The DFA spokesperson said the Malaysian forces' 10 a.m. assault against the Filipinos in Sabah resulted in the death of two members of the Malaysian police and another individual who owned the house where  Agbimuddin and his men reportedly stayed.

During the press conference Friday afternoon, Hernandez said he could not confirm allegations made by Kiram III's camp for the gunmen that Malaysian security forces had shot dead 10 members of Agbimuddin's group and wounded four others. 

During his meeting with the Malaysian ambassador, Del Rosario handed the envoy a note vebale asking Malaysia to provide the Philippines "full access" to the Filipinos who surrendered for their medical treatment. 

Also, Del Rosario asked Malaysia to grant clearance to the Philippine Navy ship, BRP Tarbanua, to enter the border so that the medical team onboard could attend to the wounded Filipinos and bring them back home to their families.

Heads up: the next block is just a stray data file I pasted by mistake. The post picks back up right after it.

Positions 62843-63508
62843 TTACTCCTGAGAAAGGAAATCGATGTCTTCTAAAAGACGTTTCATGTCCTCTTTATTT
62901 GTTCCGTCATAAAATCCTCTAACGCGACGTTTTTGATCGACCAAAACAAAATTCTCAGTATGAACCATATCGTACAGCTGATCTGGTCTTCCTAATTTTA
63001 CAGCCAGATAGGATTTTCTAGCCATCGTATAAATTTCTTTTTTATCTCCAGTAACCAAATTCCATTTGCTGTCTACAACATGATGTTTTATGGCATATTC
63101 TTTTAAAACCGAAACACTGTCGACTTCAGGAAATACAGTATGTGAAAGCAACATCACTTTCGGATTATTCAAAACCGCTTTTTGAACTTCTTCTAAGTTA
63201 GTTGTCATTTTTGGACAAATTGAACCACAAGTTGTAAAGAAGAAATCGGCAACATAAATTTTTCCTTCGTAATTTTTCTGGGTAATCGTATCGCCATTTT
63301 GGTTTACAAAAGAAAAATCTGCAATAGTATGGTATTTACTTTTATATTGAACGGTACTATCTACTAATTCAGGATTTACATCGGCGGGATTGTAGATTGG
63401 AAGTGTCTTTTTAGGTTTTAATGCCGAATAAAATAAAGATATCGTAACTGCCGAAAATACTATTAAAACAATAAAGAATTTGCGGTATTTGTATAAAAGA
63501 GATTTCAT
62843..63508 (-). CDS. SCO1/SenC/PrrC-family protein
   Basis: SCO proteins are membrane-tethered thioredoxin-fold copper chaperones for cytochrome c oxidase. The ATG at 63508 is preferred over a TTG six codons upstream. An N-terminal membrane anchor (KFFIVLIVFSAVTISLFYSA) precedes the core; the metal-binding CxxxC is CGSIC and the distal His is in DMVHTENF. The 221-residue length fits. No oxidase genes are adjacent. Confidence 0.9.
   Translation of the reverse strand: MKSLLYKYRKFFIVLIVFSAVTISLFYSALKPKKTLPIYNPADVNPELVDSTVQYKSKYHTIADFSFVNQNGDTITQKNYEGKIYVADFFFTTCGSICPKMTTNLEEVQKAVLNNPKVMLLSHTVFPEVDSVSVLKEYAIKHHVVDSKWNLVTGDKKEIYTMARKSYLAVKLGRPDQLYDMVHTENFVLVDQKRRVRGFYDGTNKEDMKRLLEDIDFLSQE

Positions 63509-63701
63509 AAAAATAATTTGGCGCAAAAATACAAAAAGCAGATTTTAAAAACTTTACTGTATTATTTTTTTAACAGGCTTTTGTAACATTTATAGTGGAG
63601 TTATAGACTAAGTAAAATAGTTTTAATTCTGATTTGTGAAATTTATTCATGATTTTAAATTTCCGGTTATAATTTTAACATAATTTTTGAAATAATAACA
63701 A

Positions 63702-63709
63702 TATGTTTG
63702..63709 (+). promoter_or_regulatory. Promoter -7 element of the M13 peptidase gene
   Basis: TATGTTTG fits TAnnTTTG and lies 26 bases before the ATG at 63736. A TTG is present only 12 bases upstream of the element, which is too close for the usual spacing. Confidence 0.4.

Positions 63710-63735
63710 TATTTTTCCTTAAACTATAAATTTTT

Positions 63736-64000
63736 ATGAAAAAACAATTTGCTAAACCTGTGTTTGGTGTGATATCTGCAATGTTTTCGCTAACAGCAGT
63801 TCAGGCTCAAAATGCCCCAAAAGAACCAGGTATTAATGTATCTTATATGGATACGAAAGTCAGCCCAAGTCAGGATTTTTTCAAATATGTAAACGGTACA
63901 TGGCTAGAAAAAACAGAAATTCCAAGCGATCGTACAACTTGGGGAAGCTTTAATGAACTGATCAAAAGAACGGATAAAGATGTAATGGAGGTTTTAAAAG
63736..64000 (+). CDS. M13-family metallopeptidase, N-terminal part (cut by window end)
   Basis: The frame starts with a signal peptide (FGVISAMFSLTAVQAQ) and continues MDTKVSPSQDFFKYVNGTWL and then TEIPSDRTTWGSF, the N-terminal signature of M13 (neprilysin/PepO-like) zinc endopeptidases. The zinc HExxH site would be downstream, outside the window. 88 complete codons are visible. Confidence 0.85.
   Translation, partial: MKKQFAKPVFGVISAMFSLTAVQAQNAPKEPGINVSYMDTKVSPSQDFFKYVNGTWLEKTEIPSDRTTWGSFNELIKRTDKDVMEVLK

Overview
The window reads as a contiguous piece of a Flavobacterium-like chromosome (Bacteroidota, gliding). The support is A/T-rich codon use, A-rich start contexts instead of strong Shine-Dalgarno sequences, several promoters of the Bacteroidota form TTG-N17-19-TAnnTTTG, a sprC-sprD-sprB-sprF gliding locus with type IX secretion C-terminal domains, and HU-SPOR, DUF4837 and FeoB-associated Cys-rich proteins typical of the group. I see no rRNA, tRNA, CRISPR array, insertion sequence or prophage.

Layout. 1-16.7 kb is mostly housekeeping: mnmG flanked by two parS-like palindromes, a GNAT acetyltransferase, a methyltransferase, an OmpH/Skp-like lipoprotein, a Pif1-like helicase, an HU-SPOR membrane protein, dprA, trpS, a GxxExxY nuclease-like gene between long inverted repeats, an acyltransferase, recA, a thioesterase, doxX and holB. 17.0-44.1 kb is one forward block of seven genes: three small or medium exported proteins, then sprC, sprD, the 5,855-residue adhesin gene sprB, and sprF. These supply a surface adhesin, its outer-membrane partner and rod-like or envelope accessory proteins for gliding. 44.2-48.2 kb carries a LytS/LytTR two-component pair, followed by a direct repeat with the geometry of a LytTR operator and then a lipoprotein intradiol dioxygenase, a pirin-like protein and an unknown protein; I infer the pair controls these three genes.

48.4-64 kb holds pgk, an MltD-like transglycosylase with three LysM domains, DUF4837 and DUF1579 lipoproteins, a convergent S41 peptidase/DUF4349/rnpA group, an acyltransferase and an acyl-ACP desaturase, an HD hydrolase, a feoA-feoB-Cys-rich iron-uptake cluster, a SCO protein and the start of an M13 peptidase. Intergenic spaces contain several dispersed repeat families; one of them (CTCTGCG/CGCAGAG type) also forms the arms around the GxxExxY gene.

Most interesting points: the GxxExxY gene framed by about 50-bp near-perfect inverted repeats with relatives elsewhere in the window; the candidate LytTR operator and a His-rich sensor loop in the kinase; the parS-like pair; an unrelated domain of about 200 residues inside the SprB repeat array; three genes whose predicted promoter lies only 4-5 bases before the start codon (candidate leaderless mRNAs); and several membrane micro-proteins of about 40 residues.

The DFA chief also asked for a full briefing on the operations conducted by Malaysian authorities in Lahad Datu. 

PNoy goes back to Manila 

Meanwhile, President Benigno Aquino III went back to Manila Friday afternoon from a campaign sortie in Pampanga to monitor the situation in Sabah. 

”I have to rush back to Manila after this and I am hoping all the information had been completed on what happened (in Sabah)...” Aquino said before addressing the more than 2,000 crowd at the Heroes Hall along Lazatin Boulevard in San Fernando City. 

Aquino's office expressed regret over the deaths.

"We deeply regret the loss of life," Aquino's spokesman Ricky Carandang said in a short statement sent to Agence France-Presse.